FAA Says KY Tower Was Understaffed
There should have been two controllers on duty in the Lexington, Ky., control tower instead of just one, on the morning that a Comair Bombardier CRJ-100 commuter jet crashed after trying to take off from the wrong runway, the FAA said on Tuesday. Of the 50 people on board the Comair flight, 49 were killed. FAA spokeswoman Laura Brown said the FAA has required two controllers in all towers on all shifts since November 2005, after a near-collision of two aircraft near Raleigh-Durham Airport in North Carolina. The Lexington tower will now have at least two controllers at all times, one on radar and one on the tower position. Early Sunday morning, the controller on duty, who had 17 years of experience, cleared the Comair flight for takeoff on Runway 22 (7,003 feet), then turned away to perform some administrative tasks. The jet took off on Runway 26, which is only 3,500 feet long. However, Brown said, a second controller wouldn't have necessarily made any difference. Officials from the FAA and NTSB were unclear or declined to answer when asked if the controller should have watched the airplane take off. NTSB member Debbie Hersman said, "The decisions about what needs to be done and what needs to be changed, that's all a part of the NTSB analysis." In general, the controller is responsible for separating the aircraft from other traffic. No other aircraft were active on the airport surface at the time of the Comair flight's departure. Andrew Cantwell, regional NATCA vice president, told CNN that controllers are not required to watch planes depart, and he does not think controller error contributed to the crash. "I believe the controller performed his duties as required and, unfortunately, there were other duties to be accomplished at the same time," he said. The controller worked from 6:30 a.m. to 2:30 p.m. on Saturday and came back to work at 11:30 p.m. Saturday ... and after two hours sleep ... to begin an eight-hour overnight shift, the Associated Press reported, yesterday.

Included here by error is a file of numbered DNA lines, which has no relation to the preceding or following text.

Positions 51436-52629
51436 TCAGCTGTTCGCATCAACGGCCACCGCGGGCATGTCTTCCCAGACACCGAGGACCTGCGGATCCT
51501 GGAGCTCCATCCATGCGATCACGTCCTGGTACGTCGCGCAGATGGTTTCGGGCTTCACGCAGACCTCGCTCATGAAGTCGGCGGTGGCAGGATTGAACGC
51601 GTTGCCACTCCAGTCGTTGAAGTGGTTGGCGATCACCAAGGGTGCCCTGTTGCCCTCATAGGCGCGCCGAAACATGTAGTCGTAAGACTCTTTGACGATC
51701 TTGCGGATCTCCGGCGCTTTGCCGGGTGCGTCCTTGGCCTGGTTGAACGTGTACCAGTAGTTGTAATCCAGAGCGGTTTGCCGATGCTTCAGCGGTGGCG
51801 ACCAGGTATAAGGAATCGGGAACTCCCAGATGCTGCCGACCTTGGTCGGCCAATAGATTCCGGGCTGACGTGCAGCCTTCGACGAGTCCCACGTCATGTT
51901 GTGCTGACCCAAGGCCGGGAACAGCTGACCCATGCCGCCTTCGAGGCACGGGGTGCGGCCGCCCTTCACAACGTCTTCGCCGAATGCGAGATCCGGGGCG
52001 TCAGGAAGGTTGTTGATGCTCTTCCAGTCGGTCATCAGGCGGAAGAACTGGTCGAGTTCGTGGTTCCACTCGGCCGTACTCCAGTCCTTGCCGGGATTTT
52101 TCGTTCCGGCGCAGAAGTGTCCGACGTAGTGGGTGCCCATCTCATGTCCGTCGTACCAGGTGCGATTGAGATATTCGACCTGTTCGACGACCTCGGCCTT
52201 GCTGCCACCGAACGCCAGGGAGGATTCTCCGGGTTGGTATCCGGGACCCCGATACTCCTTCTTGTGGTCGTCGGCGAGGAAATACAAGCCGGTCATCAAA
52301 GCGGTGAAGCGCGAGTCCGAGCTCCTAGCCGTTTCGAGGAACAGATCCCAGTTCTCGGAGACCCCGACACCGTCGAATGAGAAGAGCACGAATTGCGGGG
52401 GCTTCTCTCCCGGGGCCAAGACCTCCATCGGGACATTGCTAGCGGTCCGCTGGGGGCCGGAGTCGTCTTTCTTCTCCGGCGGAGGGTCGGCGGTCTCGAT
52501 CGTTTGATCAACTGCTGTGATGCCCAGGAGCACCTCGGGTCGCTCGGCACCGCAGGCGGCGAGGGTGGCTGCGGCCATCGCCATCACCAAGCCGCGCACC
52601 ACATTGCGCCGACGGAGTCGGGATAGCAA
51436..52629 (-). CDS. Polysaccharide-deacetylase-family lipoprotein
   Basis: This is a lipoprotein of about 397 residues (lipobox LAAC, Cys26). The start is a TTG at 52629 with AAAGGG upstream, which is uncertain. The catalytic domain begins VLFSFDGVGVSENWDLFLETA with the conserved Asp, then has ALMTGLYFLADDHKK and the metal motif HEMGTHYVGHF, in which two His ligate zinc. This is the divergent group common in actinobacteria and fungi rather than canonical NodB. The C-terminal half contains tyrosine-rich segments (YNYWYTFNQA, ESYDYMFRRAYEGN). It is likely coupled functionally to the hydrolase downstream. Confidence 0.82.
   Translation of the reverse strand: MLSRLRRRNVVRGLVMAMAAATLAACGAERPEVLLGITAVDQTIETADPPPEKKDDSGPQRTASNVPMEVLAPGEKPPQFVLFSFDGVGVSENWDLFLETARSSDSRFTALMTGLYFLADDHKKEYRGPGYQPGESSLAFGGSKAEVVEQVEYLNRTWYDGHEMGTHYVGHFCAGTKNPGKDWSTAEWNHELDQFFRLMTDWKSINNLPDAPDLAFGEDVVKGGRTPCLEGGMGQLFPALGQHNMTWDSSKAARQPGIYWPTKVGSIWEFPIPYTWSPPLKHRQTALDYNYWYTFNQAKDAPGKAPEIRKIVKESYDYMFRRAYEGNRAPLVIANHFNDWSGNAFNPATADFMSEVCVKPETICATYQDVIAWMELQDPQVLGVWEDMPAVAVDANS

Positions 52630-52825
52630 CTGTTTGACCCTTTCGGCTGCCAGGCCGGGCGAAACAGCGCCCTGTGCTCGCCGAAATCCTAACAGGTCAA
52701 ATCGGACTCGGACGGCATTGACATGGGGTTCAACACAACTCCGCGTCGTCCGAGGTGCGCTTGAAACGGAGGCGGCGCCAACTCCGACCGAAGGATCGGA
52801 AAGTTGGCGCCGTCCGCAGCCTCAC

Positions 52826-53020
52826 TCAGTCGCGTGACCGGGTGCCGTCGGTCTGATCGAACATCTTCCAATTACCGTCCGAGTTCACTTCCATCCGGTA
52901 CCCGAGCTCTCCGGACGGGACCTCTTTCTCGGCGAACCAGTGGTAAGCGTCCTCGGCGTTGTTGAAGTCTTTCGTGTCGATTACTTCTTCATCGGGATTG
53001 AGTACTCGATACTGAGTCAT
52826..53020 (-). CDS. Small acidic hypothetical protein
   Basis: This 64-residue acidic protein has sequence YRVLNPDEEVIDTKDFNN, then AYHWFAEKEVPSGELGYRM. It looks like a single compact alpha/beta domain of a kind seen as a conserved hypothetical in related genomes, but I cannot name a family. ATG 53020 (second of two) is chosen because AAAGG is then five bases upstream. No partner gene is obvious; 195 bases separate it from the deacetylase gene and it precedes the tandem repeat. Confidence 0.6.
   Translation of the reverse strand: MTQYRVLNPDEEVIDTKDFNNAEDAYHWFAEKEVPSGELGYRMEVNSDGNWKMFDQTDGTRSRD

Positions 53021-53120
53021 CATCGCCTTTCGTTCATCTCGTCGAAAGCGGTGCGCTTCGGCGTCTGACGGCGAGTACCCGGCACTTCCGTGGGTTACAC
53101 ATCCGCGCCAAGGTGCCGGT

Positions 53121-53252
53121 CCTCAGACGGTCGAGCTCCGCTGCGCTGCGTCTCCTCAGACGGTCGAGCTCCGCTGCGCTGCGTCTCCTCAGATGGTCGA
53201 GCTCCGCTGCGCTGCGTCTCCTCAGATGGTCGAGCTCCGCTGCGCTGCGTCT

Capt. Larry Newman, chief of air traffic control for the Air Line Pilots Association, told USA Today that controllers "clearly have the obligation" to make sure airplanes are on the correct runway before allowing them to take off. "It's equally the responsibility of the [flight] crews to know where they're supposed to go and not supposed to go," he added. NATCA is opposed to ever allowing one-person shifts, spokesman Doug Church told AVweb on Tuesday. "One-person midnight shifts are never a good idea. It reduces the margin of safety and strips it down to its barest minimum," he said. NATCA has opposed one-person shifts -- officially -- since 1993, when that opposition was written into the organization's constitution, Church said.